I hope this helps. What are your thoughts about how you read scripture?
American Millennials–the generation born in the 1980s and 1990s–have been leaving organized religion in unprecedented numbers. For a long time, the Church of Jesus Christ of Latter-day Saints was an exception: nearly three-quarters of people who grew up Mormon stayed that way into adulthood. In The Next Mormons, Jana Riess demonstrates that things are starting to change.
Drawing on a large-scale national study of four generations of current and former Mormons as well as dozens of in-depth personal interviews, Riess explores the religious beliefs and behaviors of young adult Mormons, finding that while their levels of belief remain strong, their institutional loyalties are less certain than their parents’ and grandparents’. For a growing number of Millennials, the tensions between the Church’s conservative ideals and their generation’s commitment to individualism and pluralism prove too high, causing them to leave the faith-often experiencing deep personal anguish in the process. Those who remain within the fold are attempting to carefully balance the Church’s strong emphasis on the traditional family with their generation’s more inclusive definition that celebrates same-sex couples and women’s equality. Mormon families are changing too. More Mormons are remaining single, parents are having fewer children, and more women are working outside the home than a generation ago.
The Next Mormons offers a portrait of a generation navigating between traditional religion and a rapidly changing culture.
The Challenge of Honesty: Essays for Latter-day Saints, by Frances Lee Menlove, edited by Dan Wotherspoon
In the inaugural issue of Dialogue: A Journal of Mormon Thought in 1966, Frances Menlove bravely wrote: “The very nature of the Church demands honesty, which is inherent in its mission to seek truth. What are the motives behind dishonesty? Perhaps it is the desire in everyone to protect that which they love. If one admits to past disasters, misdirection, failings, then it is possible to wonder if the Church is not in some way faltering now. But if we believe that truth and knowledge have limitations, we must welcome diverse opinions, even criticisms. Only by honestly receiving and scrutinizing all positions can we come close to an understanding of the truth.”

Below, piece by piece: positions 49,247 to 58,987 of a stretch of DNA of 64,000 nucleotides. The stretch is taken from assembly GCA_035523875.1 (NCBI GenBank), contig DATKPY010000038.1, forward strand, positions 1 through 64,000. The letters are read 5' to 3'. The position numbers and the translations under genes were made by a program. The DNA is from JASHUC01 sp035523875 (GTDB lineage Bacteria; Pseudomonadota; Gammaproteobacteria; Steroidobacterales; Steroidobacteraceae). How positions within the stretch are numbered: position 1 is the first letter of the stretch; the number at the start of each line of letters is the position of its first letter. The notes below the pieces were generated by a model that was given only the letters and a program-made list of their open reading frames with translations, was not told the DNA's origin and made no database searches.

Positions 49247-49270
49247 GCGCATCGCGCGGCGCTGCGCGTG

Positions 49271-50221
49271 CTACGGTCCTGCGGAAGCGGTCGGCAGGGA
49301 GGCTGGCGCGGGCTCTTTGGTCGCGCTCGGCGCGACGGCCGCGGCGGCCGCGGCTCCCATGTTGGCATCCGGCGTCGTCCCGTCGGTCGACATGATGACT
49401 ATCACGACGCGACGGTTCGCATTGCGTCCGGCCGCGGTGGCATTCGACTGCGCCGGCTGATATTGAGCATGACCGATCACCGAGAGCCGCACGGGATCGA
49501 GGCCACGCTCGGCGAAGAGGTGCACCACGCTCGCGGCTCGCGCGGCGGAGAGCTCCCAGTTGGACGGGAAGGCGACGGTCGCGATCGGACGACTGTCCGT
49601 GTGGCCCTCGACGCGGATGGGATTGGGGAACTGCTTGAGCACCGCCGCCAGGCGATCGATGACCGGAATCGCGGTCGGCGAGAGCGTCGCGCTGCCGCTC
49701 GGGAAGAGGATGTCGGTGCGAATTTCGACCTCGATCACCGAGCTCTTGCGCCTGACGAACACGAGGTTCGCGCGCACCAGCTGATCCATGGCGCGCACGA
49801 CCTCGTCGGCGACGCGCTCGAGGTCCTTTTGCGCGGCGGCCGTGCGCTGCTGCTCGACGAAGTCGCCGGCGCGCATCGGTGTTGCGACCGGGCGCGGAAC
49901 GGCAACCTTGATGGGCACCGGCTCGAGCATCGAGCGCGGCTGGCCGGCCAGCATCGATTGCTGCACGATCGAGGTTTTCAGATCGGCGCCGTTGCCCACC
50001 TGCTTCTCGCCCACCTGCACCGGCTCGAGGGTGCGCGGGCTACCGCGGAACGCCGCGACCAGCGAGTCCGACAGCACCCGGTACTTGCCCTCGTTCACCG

These words remain as fresh and bracing today as they were nearly fifty years ago. The sixteen other essays and devotionals in this collection, some published here for the first time, are equally bold, exposing injustice masked as God’s will. They contain an underlying theme of personal integrity and striving for spiritual transformation. They stand perceived wisdom on its head in the same way that scripture so often does. Readers will want to share these essays with family and friends but will also find the concepts again and again occupying their own private thoughts.